Regarding the Prius, I routinely got 50+ mpg. Do you not consider that pretty good? What it is not, is a blast to drive, but its been extremely reliable and economical. It recently turned over 300,000 miles.

- John

Was that a plug-in hybrid or just regenerative charging?
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PostPosted: Sun Mar 12, 2017 11:55 pm    Post subject: Reply with quote

pjp wrote:
I'd buy electric before fuel cell.

That's because you're a global warming denier.
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PostPosted: Mon Mar 13, 2017 12:00 am    Post subject: Reply with quote

pjp wrote:
cokey wrote:
I think it was proved well before Tesla. They've been around since the British invented them 120 years ago.
That was having proven electric vehicles possible, not viable. Until Tesla, has anyone demonstrated the viability of range?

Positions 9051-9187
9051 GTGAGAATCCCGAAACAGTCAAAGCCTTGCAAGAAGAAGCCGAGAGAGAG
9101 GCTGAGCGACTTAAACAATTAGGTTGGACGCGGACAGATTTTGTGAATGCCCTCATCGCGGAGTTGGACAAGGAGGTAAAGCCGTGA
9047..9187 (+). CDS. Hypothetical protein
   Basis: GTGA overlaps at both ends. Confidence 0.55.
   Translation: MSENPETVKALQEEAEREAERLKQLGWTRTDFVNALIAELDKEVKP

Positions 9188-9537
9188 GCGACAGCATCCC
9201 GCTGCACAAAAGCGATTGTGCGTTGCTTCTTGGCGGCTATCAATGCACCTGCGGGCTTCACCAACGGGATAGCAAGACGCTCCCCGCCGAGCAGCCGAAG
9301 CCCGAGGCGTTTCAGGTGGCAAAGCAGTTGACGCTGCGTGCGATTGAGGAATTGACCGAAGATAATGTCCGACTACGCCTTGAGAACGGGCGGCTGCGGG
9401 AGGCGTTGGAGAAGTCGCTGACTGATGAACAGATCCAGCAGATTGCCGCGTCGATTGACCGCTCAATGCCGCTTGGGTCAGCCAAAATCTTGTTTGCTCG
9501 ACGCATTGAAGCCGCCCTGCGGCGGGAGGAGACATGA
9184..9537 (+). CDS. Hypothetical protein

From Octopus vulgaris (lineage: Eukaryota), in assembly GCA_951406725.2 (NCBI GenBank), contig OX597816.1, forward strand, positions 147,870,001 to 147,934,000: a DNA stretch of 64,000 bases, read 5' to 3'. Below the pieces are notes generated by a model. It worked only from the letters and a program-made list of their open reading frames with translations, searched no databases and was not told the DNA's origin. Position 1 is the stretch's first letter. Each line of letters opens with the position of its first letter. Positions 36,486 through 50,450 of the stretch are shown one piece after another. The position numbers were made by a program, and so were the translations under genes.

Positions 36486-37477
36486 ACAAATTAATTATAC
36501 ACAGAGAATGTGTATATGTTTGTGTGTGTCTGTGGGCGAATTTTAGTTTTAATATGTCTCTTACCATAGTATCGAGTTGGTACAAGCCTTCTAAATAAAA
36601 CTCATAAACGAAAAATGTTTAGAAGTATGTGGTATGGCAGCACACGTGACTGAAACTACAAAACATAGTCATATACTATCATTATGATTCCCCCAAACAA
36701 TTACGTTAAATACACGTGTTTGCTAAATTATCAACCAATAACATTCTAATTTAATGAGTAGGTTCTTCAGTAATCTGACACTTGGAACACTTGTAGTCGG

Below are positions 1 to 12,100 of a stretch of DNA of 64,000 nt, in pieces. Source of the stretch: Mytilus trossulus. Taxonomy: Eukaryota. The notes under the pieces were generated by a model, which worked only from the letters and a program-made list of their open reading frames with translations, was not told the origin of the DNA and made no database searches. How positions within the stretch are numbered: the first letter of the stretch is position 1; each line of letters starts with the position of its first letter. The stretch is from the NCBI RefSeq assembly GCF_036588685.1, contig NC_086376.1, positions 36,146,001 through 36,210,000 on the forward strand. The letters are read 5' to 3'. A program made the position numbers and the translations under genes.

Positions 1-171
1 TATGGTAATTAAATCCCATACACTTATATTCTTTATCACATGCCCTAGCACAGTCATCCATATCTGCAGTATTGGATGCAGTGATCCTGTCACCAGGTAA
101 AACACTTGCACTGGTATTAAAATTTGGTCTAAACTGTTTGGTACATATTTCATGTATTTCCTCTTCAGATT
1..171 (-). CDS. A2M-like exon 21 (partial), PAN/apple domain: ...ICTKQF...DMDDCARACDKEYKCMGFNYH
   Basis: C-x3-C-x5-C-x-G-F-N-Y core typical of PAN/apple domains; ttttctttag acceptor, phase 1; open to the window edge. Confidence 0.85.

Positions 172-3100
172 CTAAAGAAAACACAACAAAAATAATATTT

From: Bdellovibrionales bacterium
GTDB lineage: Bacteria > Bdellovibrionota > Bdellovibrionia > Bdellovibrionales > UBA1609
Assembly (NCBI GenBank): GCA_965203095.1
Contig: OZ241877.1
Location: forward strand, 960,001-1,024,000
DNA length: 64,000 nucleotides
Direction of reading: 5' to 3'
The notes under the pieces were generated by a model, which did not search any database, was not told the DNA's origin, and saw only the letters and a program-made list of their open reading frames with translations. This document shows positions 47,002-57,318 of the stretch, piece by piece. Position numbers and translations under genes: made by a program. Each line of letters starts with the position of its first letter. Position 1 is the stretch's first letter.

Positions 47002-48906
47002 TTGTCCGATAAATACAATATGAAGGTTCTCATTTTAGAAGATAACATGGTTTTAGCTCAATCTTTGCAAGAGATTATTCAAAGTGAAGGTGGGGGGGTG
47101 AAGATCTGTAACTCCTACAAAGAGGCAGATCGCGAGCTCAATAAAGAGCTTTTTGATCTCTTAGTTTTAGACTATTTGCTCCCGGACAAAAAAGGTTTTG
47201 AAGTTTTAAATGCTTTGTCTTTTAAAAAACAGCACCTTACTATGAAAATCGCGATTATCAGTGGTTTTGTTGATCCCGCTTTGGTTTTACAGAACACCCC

GM had one in '99

pjp wrote:
cokey wrote:
Fuel cell vehicles are the future, not electric cars
We'll see. So far they've gone nowhere. Tesla meanwhile is expanding their recharging grid. I'd buy electric before fuel cell.
Right now, so would I. The world needs to get behind hydrogen like it is behind petroleum. Take some money saved by not invading countries [from another thread] and put it into that. Badda-bing! No more middle east problems
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PostPosted: Mon Mar 13, 2017 1:47 am    Post subject: Reply with quote

The only opinion that matters is of Jeremy Clarkson, pbuh

http://www.topgear.com/videos/jeremy-clarkson/electric-cars-day-trip-part-12-series-17-episode-6